The Commonwealth could hold the key to Britains post-Brexit success

This week, the UK plays host to the Commonwealth Heads of Government Meeting.

This is just the fourth time the summit has been hosted in Britain, and Prime Ministers and Presidents from across the globe will discuss major shared challenges of our time – from security to sustainability.

Today the Commonwealth is a modern and dynamic network of people. Half of the top 20 emerging global cities are in the Commonwealth and the family of nations is home to one third of the worlds population.

Therefore, the Commonwealth is a network with huge potential. It also represents a golden opportunity for Britain as it leaves the European Union.

The International Monetary Fund predicts that 90 per cent of global growth over the coming few years will be outside of the European Union.

The theme for the largest ever gathering of leaders in the UK is "towards a common future", and Tim Hitchens, the chief executive of the UK governments Commonwealth Summit Unit, has made a point of saying that this relates not only to the next two years, but to the role of the Commonwealth in the twenty-first century.

Its just as well. As we near the post-Brexit era, the potential role for the Commonwealth in British life should only grow.

As it is, the top ten largest Commonwealth countries – among them India, Pakistan, Australia and Canada – represent just eight per cent of our total exports. And if you then include the other 43 countries of the Commonwealth, that figure rises only to nine per cent. The European Union, meanwhile, takes in 44 per cent of our exports.

While the sizable chunk of UK trade with the EU reminds us why we need to strike a trade deal that minimises disruption, we must use our new trading position to significantly increase trade elsewhere in the world.

A Commonwealth trade review, published before the EU referendum, found business dealings between member countries was on average 19 per cent cheaper, because of factors like a shared language and similar legal systems, than between a non-Commonwealth country and a member state.

There is huge potential to develop our trade relationships with the Commonwealth and enjoy the fruits of exchange with some of the fastest-growing and most dynamic economies in the world.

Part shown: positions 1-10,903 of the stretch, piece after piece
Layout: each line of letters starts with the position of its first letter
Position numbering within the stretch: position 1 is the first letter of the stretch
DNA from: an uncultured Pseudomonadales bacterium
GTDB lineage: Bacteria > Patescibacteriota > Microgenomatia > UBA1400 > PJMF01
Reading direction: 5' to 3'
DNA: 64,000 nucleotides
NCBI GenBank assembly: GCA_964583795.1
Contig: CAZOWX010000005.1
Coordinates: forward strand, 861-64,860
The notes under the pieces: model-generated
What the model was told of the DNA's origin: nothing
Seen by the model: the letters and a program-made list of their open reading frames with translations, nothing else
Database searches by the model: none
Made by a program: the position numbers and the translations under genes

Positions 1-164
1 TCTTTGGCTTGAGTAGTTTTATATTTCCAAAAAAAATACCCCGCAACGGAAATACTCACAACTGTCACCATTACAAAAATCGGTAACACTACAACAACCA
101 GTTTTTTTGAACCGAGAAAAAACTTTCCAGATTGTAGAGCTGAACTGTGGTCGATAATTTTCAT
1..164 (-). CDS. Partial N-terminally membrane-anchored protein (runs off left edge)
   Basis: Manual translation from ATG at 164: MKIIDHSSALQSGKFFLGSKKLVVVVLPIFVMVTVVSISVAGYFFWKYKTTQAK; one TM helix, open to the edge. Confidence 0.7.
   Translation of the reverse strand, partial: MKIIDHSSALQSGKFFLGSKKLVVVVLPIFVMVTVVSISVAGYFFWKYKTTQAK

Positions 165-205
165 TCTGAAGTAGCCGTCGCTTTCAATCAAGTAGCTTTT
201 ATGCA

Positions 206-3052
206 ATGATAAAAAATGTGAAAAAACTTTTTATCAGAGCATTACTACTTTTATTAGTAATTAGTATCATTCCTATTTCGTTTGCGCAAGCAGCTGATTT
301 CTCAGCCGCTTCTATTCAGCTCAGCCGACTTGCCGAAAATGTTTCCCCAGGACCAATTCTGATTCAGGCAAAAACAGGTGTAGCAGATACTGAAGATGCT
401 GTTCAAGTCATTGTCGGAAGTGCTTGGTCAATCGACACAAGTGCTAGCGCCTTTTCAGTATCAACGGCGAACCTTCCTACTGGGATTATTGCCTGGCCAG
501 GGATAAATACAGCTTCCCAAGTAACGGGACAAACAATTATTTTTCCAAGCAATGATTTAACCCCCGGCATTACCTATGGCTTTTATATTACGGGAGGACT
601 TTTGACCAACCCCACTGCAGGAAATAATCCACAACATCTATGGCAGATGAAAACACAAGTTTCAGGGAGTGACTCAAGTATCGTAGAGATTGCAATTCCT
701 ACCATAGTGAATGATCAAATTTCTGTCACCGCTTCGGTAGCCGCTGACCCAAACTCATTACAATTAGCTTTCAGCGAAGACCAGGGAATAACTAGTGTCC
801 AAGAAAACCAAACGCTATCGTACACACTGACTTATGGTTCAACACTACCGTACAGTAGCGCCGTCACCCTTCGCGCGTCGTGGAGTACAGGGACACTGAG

Australia, Canada and India are already among the largest economies across the globe, while a number of the Asian and African member states are enjoying periods of rapid economic development.

Now that we know that the UK will be able to negotiate new trade deals during the transition period, we must strike whilst the irons hot.

The Commonwealth is a partnership of equals, and – with shared values – we can accomplish much together.

Britain has for too long neglected these opportunities. Thats why the maritime sector in the UK is working hard to strengthen links, including with India and its Sagar Mala project.

Designed to fuel Indian economic growth through maritime development, the UK is offering its expertise and specialism to help India realise those ambitions.

The International Monetary Fund predicts that 90 per cent of global growth over the coming few years will be outside of the European Union.

With this in mind, the UK should set an ambitious target to triple UK trade with the Commonwealth over the next five years.

It is an ambitious goal, but an achievable one.

The Commonwealth nations already enjoy a long-shared history, shared values and similarity in culture, language and law. This shared heritage pays off immensely when it comes to brokering new relationships and doing business.

Irrespective of Brexit implications, huge untapped trading opportunities do exist within the Commonwealth. We should look to leverage what The Commonwealth has calculated as a unique “Commonwealth advantage”, which translates into lower trading costs between two countries that are Commonwealth members.

This work implies that trade between Commonwealth members can increase by many times. Analysis presented in Commonwealth Trade Review 2015 shows that, even in the absence of any coordinated policy measures (that is, not considering the option of establishing new trading blocs), there was the potential of additional exports of $156bn, or 34 per cent of current intra-Commonwealth exports.

Of this, more than $35bn comprised potential exports from the UK.

Meanwhile, 95 per cent of all goods that arrive and leave the UK come by ship and through our ports. As an outward-looking, global trading nation, our advanced maritime sector is perfectly positioned to facilitate greater Commonwealth trade. Lets seize that opportunity.

Despite the pessimism that often pervades the debate around Brexit, Britain is immensely fortunate to have ties to some of the worlds most exciting economies.

I for one look forward to a future in which our bonds grow stronger, and in which we share our people, our goods and our services for reciprocal advantage.

In doing this, this network of nations can flourish. This is the spirit of the Commonwealth.

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